My colleague Steve Banker published an article on October 1 titled The Worst and Best in Sustainability: Amazon vs. Dassault Systèmes. He referenced Corporate Knights’ ranking of Dassault Systèmes as the world’s most sustainable company. Later in the article he cast his vote for Amazon as the world’s least sustainable company and discussed his reasoning. I respectfully disagree with Steve’s evaluation of Amazon’s “green” status. This article explains why I actually consider Amazon to be a leader in transforming our economy toward green business.
Size, Scale and Scope of Activities
Amazon is an enormous business. In 2017, the company generated $177 billion in revenues. Shipping costs, including sortation and delivery center and transportation costs, were $21.7 billion. So, in absolute volumes Amazon consumes a lot of energy and generates a lot of waste. But one needs to analyze energy use and waste generation in a scaled manner to develop an “apples-to-apples” comparison. Corporate Knights does this well by dividing revenues by the resource consumption or waste generation measure of interest. For example, they evaluate energy intensity of revenues (revenue/non-renewable energy use), carbon intensity (revenue/GHG emissions), and waste intensity (revenue/non-recycled waste generated).
Steve points to the greenhouse gases produced by transportation vehicles. He states that e-commerce is inherently less green that traditional brick and mortar due to a larger volume of smaller deliveries in e-commerce. I agree with this point in general. However, he failed to include consumers’ trips to stores and home from stores in the purchase process. Including this final leg would provide a more accurate “apples-to-apples” comparison of supply chains. This process is extremely inefficient, consumes a large amount of fossil fuels, and generates substantial GHG as well. I believe comparing supply chains to final destination in this way levels the field with respect to e-commerce vs. traditional brick and mortar.
Absolutes, Alternatives, and Influence
I also agree with Steve’s premise that “Amazon has done more to grow e-commerce than any company in the world.” But I see this influence as a positive. Because of e-commerce, consumers make purchases from their laptop computers and smart phones, rather than driving to the store to browse for deals. Because of e-commerce, more and more advertising in being done in online ads rather than print ads. And speaking of online content, Amazon derives a substantial amount of revenue from e-book downloads (instead of paperback and hardcover books), streaming video (instead of DVDs pressed on plastic), and MP3 downloads (instead of records or CDs). Finally, let’s remember that Amazon Web Services accounts for almost 10 percent of Amazon’s revenues. I expect that Amazon data centers run much more efficiently than its customers’ servers would if they chose to host their servers on-premise. In fact, the AWS website says “A typical large-scale cloud provider achieves approximately 65% server utilization rates versus 15% on-premises.” Furthermore, AWS goes on to say, “In January 2018, AWS achieved 50% renewable energy usage.” They note six solar farms in Virginia and 3 wind farms in the eastern US.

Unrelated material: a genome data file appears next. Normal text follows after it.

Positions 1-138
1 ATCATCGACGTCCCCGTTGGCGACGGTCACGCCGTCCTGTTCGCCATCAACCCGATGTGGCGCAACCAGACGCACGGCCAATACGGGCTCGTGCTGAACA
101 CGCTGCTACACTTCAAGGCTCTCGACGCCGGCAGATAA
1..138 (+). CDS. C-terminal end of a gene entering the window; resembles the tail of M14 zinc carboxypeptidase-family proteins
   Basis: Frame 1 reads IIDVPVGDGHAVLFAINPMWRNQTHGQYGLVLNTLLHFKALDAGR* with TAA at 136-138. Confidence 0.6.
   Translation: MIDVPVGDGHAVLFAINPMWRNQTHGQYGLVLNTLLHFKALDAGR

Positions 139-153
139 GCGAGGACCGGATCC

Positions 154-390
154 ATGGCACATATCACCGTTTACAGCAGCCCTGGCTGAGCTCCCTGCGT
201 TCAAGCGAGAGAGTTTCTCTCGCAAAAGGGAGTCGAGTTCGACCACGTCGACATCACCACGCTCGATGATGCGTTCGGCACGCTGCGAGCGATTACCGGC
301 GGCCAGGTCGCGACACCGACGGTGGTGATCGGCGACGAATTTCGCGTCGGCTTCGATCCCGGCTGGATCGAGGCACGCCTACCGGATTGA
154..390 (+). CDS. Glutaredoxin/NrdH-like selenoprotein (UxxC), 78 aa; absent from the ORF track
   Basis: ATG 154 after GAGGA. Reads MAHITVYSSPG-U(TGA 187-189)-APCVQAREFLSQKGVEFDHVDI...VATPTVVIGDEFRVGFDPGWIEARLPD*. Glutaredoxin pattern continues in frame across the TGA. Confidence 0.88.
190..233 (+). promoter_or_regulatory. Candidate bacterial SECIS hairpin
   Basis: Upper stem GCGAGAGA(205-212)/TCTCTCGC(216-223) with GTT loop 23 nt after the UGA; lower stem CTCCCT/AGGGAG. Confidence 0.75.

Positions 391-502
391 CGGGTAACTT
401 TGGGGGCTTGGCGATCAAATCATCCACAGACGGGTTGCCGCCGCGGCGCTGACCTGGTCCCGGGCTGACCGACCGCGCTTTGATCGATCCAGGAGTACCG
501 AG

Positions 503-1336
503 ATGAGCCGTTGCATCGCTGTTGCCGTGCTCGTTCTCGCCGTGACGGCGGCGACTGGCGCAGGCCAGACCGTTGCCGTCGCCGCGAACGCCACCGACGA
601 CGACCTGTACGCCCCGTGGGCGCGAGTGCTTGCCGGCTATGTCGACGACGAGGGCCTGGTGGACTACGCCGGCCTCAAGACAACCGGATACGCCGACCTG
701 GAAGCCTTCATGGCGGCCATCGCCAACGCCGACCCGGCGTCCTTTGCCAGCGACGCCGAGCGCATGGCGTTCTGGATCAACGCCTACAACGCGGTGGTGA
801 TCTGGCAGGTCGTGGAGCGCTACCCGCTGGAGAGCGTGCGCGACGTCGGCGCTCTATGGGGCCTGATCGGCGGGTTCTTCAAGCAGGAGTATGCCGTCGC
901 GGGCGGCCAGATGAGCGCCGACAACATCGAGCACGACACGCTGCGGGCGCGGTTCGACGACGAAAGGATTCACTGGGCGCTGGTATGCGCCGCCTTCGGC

In conclusion, I believe that Amazon is a lot “greener” than a traditional review would suggest. Furthermore, Amazon is a leader in driving commerce toward modern alternatives. These alternatives are typically “greener” than their traditional counterparts. And standard digital purchase (e-commerce) of physical items is gradually transitioning to digital purchase of digital items, thanks in part to Amazon’s influence. Amazon is driving us toward a greener economy. Not so much by purpose but by effect.